If you are reading this and you are not an movie exhibitor in India, be thankful.
The ongoing battle between producers and cinema owners in India was still going strong as the calendar moved toward the second half of 2009. Virtually no new films have been released on India's cinema screens since April 4, as producers demand a 50 percent share in box-office revenue while multiplex owners hold out for a performance-based model based on a film’s budget and star power.
Marketing and distribution of all new Bollywood films has been suspended, and media reports estimate multiplex revenue losses at approximately US$64.4 million in the first quarter. Average occupancy for the April to June period has reportedly fallen to 10 to 15 percent since the tussle began, reducing plex revenue by 30 to 50% according to an April 16, 2009 report by Angel Broking, which continued to rate Indian multiplex stocks as neutral.
But the same report asks why the issue of revenue share has become so important issue after nine years of corporatization and growth of the multiplex industry.
"Revenue sharing amongst the producers/distributors and multiplexes has always been on a case-by-case basis depending on the star cast, film budget and bargaining power of the production house," said the report. “Conventionally, multiplexes had been sharing 48% of their ticket sales of a film [net of entertainment tax] with film producers/distributors in the first week of release, which decreases to 35-38% from week two onwards. However, producers/distributors are pressing for a flat 50% revenue sharing for all the movies exhibited across weeks, as is the case abroad."
The brokerage firm maintains that the Indian multiplex industry is facing several strong "headwinds" in the near-term: 1) delayed movie releases owing to the exhibitor-producer row, 2) a weak movie pipeline, and 3) stagnation due to a slowdown in consumer spending.
In the interim, most multiplexes are cutting costs—operating fewer screens and lowering advertising spends—while producers have resorted to re-releasing old titles on single screens to draw audiences, though not to churn greater revenues.
Cinepolis Expands to India
Meanwhile, 38-year-old Mexican exhibitor Cinepolis announced in May its plans to open 500 screens across India within the next seven years. The circuit presently reports it has more than 2,000 screens in six countries and serves more than 100 million patrons annually. The company claims a 46 percent share of screens and 56 percent share of box office in its homeland.
“We have made a substantial commitment to India and are excited at the prospects of being in a country which is the highest producer and consumer of filmed entertainment. We envision ourselves to be present in India for the long term and for India to become our largest international expansion project,” said Javier Sotomayor, Cinepolis strategy head.
So far, Cinepolis has identified 110 screen locations across eight cities in India, with operations expected to start in the latter half of this year. Their strategy is to build megaplex sites with double-digit numbers of screens per site at most of the locations. They are in active talks with some of India's prime real-estate developers to secure sites.
CineAsia Returns to Hong Kong
I feel like I am the only one on Planet Earth who does not know that CineAsia 2009 will be moving back to Hong Kong. It seems that Macau lacked the glam and glitter of Las Vegas and was a bit difficult to get to, so Bob Sunshine, Mitch Neuhauser and their crew are bringing the show back to the good ole days in Hong Kong (its second home after Singapore).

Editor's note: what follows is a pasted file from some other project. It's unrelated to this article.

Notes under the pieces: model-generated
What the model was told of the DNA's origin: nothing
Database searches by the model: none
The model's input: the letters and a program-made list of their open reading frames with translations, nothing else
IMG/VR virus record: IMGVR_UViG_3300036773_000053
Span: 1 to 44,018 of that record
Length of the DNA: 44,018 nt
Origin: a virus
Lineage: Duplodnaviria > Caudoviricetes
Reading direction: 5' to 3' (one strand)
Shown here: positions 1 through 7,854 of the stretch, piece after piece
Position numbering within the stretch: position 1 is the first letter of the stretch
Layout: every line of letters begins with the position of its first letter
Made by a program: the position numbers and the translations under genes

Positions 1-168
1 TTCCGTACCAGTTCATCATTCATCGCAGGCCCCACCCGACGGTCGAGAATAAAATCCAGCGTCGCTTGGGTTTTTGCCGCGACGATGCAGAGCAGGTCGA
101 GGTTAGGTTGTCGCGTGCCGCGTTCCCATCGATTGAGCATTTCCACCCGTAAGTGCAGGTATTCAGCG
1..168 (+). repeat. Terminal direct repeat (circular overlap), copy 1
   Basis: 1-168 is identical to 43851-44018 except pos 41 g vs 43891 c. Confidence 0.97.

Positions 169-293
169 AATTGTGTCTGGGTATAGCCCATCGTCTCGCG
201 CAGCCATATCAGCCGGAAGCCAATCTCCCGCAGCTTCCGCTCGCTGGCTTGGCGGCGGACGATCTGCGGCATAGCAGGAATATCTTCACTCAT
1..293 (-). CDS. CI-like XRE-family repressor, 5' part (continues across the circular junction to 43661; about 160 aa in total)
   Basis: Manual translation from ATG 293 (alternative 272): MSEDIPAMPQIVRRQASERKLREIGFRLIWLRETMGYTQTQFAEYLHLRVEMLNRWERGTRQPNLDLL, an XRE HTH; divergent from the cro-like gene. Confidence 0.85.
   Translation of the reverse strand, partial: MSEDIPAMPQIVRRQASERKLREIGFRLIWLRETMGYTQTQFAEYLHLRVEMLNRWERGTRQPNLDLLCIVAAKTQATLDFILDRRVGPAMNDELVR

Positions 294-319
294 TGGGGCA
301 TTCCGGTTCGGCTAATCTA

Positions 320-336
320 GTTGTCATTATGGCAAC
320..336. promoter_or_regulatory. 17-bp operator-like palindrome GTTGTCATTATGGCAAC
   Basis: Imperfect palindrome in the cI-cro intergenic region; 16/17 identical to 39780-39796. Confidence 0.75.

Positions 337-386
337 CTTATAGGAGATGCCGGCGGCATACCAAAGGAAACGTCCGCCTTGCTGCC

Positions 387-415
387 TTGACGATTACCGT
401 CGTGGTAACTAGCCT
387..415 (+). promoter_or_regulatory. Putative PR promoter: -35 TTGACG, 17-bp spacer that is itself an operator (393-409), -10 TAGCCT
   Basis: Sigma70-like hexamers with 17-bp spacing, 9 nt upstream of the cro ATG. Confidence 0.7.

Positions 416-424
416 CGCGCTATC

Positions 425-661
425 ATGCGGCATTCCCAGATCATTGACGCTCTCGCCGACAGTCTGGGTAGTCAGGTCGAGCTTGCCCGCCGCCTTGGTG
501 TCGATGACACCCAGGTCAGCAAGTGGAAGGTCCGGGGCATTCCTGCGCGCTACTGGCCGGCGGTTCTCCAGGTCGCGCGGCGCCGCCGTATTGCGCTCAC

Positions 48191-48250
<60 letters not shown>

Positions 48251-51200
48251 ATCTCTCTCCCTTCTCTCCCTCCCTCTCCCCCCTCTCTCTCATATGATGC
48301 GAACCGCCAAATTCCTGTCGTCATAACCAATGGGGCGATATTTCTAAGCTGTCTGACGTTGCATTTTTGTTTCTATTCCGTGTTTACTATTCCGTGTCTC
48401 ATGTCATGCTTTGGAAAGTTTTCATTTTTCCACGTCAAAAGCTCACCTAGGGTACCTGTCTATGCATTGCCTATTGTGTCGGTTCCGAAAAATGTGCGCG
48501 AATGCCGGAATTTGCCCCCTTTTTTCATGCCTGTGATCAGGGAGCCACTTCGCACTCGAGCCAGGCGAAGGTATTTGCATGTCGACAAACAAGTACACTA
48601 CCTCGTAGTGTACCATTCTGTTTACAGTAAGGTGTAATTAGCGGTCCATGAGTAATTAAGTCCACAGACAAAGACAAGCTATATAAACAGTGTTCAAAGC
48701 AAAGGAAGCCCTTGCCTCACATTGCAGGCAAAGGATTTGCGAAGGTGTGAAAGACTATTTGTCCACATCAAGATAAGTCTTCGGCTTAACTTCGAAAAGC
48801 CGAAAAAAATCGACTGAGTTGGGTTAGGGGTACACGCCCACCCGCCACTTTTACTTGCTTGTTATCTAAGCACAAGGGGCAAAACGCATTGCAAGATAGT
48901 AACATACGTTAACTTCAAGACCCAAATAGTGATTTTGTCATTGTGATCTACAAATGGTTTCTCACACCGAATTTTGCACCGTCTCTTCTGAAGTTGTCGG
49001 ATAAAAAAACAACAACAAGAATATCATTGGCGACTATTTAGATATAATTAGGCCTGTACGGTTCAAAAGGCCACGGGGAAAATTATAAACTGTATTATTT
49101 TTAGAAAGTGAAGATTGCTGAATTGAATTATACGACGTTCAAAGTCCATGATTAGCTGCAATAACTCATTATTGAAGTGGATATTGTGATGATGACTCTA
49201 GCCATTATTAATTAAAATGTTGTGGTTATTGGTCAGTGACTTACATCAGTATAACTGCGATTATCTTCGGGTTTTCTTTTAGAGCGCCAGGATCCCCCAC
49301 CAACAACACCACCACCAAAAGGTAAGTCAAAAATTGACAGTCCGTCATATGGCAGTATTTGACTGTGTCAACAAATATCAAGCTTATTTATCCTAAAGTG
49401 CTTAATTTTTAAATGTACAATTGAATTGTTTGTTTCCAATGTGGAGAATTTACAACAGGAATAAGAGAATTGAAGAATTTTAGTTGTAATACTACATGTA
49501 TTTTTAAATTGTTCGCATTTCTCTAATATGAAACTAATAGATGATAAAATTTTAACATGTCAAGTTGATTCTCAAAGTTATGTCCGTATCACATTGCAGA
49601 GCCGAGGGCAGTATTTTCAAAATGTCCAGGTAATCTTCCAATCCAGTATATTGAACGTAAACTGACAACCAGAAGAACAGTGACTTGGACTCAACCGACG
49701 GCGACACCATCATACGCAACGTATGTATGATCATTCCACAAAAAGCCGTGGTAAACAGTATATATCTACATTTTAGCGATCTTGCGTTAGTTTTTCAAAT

Thai Production Drops
Time to look at Thailand, where 2008 stats on movie titles were recently announced. It seems filmmakers premiered only 54 titles last year, compared with 74 in 2007.
Only six films reached the super box-office number of US$1.5 million last year: The Holy Man 2, about a monk into community redevelopment; 4 Bia, a horror flick; Hormones, four stories about teenage love; Chocolate, about an autistic Japanese/Thai girl with martial-arts skills; Ong Bak 2, starring Tony Jaa (just picked up at Cannes for international distribution by Magnolia Pictures); and Queens of Lungkasuka, a period piece by Nonzee Nimbutur.
Cambodia Sees Decline
The Phnom Penh Post reports that new data collected by the Cambodian Ministry of Culture and Fine Arts indicates that the number of Cambodian companies producing films and karaoke albums has fallen more than 75 percent since mid-2008, a trend attributed to increasingly widespread piracy and the world economic crisis.
Sin Chanchhaya, director of the Cinema and Cultural Diffusion Department in the Ministry, said there were 67 film and karaoke production companies registered in Cambodia last year. The most recent survey revealed that only 15 companies remain—11 karaoke production companies and four film companies.
"Our film industry is on its last breath," Sin Chanchhaya reportedly said. "Most producers have been forced to shut down, and cinemas almost no longer exist."
In addition to rampant piracy and the economic downturn, he said, low-quality products and steep prices for Cambodian films had contributed to "the collapse of the industry.”
Hvay Sam Ang, owner of Nice Star Productions, a Phnom Penh-based production company, said he stopped producing films last year because of the decline in consumer demand. "In my opinion, our film industry has nearly died because of piracy and the current economic slump,” he observed. “So how can we continue production?"
Contact Asia-Pacific bureau chief Scott Rosenberg with your news items at (662) 982-4525, by fax at (662) 982-4526, or by e-mail at firstname.lastname@example.org.